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This photo appears on the cover of the German journal Orchideen Journal vol. 2-1, 2014, which provides the official notification of this new orchid species from Laos. It is related to Paphiopedilum canhii. The photo may have been taken in Thailand.

Ah, I looked through my notes to see just what this is. It is from a seed pod that I found on one of my very robust growers (I wonder if it might be a tetraploid). I am guessing that the pod is from a selfing, not a hybrid). The pod was sent to lab late in 2009. Jensoa cymbidiums can be very slow to germinate. In the meantime, the parent was awarded the FCC. There had been a blooming in flask, and I anticipate some of the seedlings blooming next spring.

First blooming. A year or so ago I posted a photo of a sib from this cross.

I know, both the genus and species have new names. But...


It has turned out a bit better this year, but I don't think it is yet growing in proper conditions. The roots seem barely alive.

Note the specimen Laelia anceps guerrero.

The plant (not including the flowers) is almost 15 inches across (37 cm). Most bulbos do not do well for me outdoors, but this one--from higher elevation in Thailand--has done very well. A nice feature of this species is that at the top of the flower are some parts that very readily wiggle, presumably to lure pollinators. It would take a close-up photo to show that.

It was Best slipper orchid at the recent 5 Cities Orchid Show. Thanks to Chris Ehrler for taking the photo.

Just opened. It tried to bloom once before but the bud must not have developed. So it is sort of a first-bloom seedling.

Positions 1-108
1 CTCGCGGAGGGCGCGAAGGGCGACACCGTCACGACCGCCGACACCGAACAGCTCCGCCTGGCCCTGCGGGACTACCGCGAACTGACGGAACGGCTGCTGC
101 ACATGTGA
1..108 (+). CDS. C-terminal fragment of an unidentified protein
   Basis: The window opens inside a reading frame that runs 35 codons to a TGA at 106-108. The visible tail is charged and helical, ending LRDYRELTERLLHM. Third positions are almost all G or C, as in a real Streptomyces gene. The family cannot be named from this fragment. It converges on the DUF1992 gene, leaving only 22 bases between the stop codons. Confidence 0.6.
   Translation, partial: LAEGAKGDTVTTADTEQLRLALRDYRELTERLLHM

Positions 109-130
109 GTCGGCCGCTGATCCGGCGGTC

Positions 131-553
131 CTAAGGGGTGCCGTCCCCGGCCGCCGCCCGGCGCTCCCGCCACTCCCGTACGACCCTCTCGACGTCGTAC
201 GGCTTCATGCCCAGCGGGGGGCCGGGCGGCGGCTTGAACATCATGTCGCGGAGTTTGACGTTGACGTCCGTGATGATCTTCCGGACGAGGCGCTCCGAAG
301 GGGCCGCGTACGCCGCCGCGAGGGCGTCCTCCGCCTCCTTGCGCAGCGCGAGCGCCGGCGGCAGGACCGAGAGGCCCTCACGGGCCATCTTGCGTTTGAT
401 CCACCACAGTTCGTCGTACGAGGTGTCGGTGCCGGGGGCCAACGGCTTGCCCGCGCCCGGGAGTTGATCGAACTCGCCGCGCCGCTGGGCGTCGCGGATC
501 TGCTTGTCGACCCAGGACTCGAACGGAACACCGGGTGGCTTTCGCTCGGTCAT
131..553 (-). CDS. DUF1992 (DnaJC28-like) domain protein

A wider dorsal than on most that I have.

If this or any of the others here were well-grown by Japanese judging standards, the leaves of each fan would be trained to grow in a single plane.

I have had this for quite a few years but somehow forgot to post a photo of it. I am not sure where I got this photo.

The hand-written label says "sulchaki" but perhaps that is a garbled mis-copying of "Sukhakul". It has 11 flowers.

Flowers about the same size but shorter spike, more compact plant.

I don't have a good photo of this flower, named for the recently deceased Japanese movie star. It appears in the upper center of this photo. If you have not seen any of her movies, try to do so. The orchid was Best Paphiopedilum of the Santa Barbara Orchid Show in 2009 (if I remember correctly).

Armeniacum in the center (the result of a sib cross) and Pedro's Moon (crossed with Pinocchio) on the left, Hsinying Agogo (crossed with Hsinying Concon) on the right. The Pedro's Moon is a first-bloom seedling.

It had no label when I acquired it. There is a nice gloss to the flowers. As with other of the tropical multiflorals I grow, it is a slow grower but quite rewarding when it does finally bloom.

5 inches (13.3 cm) across. The parents were 'Aranda B' x 'Tamiami Thunder' AM/AOS.

First bloom. The camera's close up makes it look more open than it is. It is a bit more than half open. I cut the flower so the plant get started on a second growth.

No pink at all but lots of flowers. Good fragrance in evening.

First-bloom seedling. Probably not fully open yet. Quite petite. Very short stem.

In the upper cluster I had to remove 3 flowers just before taking it in for judging: something had munched on them.

I believe this orchid should be allowed to go pendent. I will try to grow it that way in the future.

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